Lighthouses are so cool and they use so many aspects of STEM.
I don’t know if Barton saw a lighthouse during his travels, but I’m sure he read about them.
Barton was curious that way. I hope you too, are curious like that.
I've never heard of a lighthouse on the North Raccoon River, so he didn't see one at Adel.
But he did look after the Courthouse clock tower, so there are similarities.
A back-lit clock tower is kind of like a lighthouse on the prairie.
First, a tall, narrow-ish building that can be built at the edge of the sea and may need to withstand the pounding of the waves during a storm. This is a scientific accomplishment.
Before electricity, American lighthouses were fueled by whale oil or colza or other types of oil.
Lighthouses switched from oil lamps to electric light during Barton’s lifetime.
A Fresnel lens, which could be made from sand, seashells and wood ashes, is able to direct and concentrate loose photons into a beam, and project that beam up to 20 miles out to sea. Wow!
If you are a mariner, and get blown off-course in a storm, but then see a light house, how do you know where you are?
In the day time, the shape and paint design tells you which lighthouse you are seeing. They are each different.
So what about at night or when during a storm?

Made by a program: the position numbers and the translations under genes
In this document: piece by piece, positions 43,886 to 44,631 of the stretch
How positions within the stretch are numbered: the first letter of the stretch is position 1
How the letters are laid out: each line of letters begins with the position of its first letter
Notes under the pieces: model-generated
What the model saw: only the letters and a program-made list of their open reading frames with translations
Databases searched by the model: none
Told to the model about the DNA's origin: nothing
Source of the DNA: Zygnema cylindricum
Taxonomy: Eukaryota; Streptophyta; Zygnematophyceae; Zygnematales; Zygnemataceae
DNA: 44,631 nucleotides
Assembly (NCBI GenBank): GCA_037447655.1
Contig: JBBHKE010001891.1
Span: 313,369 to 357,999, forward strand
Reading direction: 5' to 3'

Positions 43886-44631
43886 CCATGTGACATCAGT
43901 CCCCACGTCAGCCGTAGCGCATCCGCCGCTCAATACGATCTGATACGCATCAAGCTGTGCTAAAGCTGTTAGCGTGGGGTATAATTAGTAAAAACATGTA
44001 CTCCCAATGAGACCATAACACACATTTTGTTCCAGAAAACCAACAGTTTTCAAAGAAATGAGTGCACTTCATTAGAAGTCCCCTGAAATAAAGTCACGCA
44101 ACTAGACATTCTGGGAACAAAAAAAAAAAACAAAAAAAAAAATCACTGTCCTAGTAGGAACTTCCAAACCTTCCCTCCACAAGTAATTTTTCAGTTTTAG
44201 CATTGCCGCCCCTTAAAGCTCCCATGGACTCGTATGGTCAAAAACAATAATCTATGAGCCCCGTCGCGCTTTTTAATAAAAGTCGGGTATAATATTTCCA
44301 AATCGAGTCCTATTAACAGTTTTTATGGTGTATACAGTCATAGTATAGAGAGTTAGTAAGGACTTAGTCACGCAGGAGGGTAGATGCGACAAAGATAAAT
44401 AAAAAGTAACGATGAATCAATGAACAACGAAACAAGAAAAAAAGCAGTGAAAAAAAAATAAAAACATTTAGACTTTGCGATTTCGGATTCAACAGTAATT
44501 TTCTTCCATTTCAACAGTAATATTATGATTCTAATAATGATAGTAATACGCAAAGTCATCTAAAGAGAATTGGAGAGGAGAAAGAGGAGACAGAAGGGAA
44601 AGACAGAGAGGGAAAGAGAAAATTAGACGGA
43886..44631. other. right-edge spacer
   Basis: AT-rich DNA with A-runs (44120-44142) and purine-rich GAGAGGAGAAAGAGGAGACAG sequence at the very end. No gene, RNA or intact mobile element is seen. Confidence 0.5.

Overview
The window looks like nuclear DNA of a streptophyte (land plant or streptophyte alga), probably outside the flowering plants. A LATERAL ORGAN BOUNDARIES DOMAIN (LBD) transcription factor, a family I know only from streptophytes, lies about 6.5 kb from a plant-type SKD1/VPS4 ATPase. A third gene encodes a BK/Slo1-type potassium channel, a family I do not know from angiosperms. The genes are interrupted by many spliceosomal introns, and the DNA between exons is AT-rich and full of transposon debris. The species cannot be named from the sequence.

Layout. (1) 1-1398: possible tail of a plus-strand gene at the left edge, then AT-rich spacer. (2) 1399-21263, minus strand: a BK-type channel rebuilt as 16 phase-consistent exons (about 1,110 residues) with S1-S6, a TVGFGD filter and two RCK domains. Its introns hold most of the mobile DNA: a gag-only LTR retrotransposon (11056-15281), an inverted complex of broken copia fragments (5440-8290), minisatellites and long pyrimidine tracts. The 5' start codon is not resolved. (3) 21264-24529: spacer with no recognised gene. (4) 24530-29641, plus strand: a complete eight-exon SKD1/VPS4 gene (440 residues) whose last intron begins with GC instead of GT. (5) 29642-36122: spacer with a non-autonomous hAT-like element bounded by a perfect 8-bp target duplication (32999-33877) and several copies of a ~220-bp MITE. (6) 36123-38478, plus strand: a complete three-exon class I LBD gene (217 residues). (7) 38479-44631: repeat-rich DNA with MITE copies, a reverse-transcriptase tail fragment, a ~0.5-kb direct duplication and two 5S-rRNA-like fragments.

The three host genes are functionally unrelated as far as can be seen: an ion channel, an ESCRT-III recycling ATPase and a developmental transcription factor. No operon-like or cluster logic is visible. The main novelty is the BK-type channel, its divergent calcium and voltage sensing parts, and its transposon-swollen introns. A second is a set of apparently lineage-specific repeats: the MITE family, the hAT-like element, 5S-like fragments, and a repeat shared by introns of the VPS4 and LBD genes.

The lighthouse lens rotates, and each lighthouse rotates at its own particular speed, which helps tell mariners where they are.
A Fresnel lens is made of many panes of glass, and can be custom-built to have panes of colored glass that makes each lighthouse unique.
Just as you can tell when your teacher is walking down the hall by her footsteps, so you know to be quiet, mariners can tell what lighthouse they are near by looking at the lighthouse. And ship navigators keep maps to tell them what kind of coastline is near each lighthouse.
Oh, and how did the lighthouse lenses rotate, back in Barton’s day?
Did the lighthouse-keeper stay up all night and turn the light by hand?
Most lighthouses worked like Barton’s clocktower, on a weighted rotation system;
with the height of the tower allowing for weights on long cables.
Powered by gravity.
I hope to see a lighthouse someday, and wish there was one powered by weights.
Eric J. Rose
photo, and webpage with great info: www.cas-sites.com/Lighthouses-inAmerica/shiningalight.html